The living room was a busy place – Grandma’s secretary or writing desk, where she entered an account of each day’s happenings in her diary – a work which would be of real value for antiquarians who wished to reconstruct the life of the late 19th Century. (I have about a dozen volumes, which I highly prize. They should go to the Wisconsin Historical Society at Madison). Grandpa took his regular noonday nap on the old-style sofa (He was old during my boyhood, and took a long noon hour from his duties as manager of some apartment buildings downtown.) a marble-top table in one corner held current magazines and the “Evening Wisconsin”, which Millard Sawyer and I carried at various times $5 a month with a bonus of double that on New Year’s, when we held up each customer with an ornate calendar, costing us about a dime and usually bringing a quarter – once and a while a dollar. There were enough chairs in that room for each member of the family, who assembled after noon dinner for family worship – each reading in turn a few verses from the selected chapter of the Bible, then kneeling with elbows on the seat, and taking his turn in voicing a more or less devout prayer.

The big dining room in an ell to the south side, with French windows, reaching from floor to ceiling, and which could be, but never were opened upon the front lawn, was the master bedroom, serving as a chamber for Grandpa and Grandma, and the mongrel dog Carlo, who slept at Grandma’s feet. She often complained that Grandpa never allowed him in his way, but considered it proper for his spouse to be content never to stretch out full length in nightly comfort.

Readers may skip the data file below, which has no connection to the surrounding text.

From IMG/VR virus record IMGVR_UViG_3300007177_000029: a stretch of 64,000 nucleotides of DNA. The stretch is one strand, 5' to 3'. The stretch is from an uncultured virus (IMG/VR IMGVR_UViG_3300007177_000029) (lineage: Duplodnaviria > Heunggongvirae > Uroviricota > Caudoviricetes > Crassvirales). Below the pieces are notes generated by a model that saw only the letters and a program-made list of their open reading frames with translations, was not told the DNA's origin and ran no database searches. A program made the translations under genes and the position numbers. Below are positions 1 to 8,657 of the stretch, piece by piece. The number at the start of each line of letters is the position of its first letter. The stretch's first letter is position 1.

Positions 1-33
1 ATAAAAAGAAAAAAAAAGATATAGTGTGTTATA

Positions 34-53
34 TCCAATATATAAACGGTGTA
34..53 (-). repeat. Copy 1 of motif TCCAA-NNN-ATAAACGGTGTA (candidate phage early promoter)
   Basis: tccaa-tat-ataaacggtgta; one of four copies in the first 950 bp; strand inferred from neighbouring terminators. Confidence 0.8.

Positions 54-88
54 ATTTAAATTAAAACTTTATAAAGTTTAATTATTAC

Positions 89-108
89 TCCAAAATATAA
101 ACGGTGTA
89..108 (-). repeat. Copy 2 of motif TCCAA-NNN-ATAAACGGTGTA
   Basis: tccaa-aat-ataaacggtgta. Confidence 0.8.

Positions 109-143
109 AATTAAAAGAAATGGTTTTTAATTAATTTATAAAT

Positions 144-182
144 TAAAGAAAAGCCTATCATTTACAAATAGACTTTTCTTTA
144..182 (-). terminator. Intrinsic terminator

We ate in the kitchen, which, beside the extension table, held a combination coal and wood, and gas range; of course, chairs enough for the family, and a shelf opposite the stove, where we cut our bread. (I think Grandma baked at least part of the time; otherwise we bought unwrapped un-sliced loaves at the grocery or baker). Here we mixed the daily breakfast, sometimes dinner and supper staple of French toast—a slice of bread dipped in a mixture of egg and milk, then fried in a skillet, and eaten with butter and usually jelly, scores of glasses of which Grandma put up in season, mostly from grapes. Grandpa on his way to the office, located in one side of a large store room also housing a coal dealer’s headquarters, stopped at one or two groceries and ordered the day’s supply of vegetables (remember often spending the better part of an hour shelling peas from the pod), and other items, which were delivered from a one-horse drawn wagon. Grandpa had operated a grocery several times; but was crowded out by competition, preventing him from making enough to support his large family (ten children, seven of whom grew to adulthood). The adults had coffee, Grandpa pouring the seething brew, diluted with boiled whole milk, including a bit of coagulated cream – “leather apron cream” he called it. A favorite dessert was “thousand island pudding”, made from sweetened milk and egg yolks, topped by a thick frothing of the egg whites beaten. The staple meat ration was called chopped beef, a remote ancestor of hamburger, not kneaded into a mass but fried in pop-corn sized kernels, and industriously forked or spooned into one’s mouth. Grandma had a strong prejudice against onion; and until late in life someone persuaded her to mix in “just a suspicion”, unenhanced by any seasoning but salt. In the big city, we had our milk delivered from a wagon similar to the grocer’s, in bottles, treated in the very novel process of pasteurization, (I wondered what relation this had to the field where the cows grazed), but of course named for Pasteur, a pioneer bacteriologist who devised this means of safeguarding the public health. For extra supplies, we went to a “milk depot” which seemed strangely named, as it had no similarity to a railroad station. Here we brought our tin bucket or crockery pitcher and the attendant poured bulk fluid from a tin measuring can with a spout, 3¢ a pint, a nickel a quart.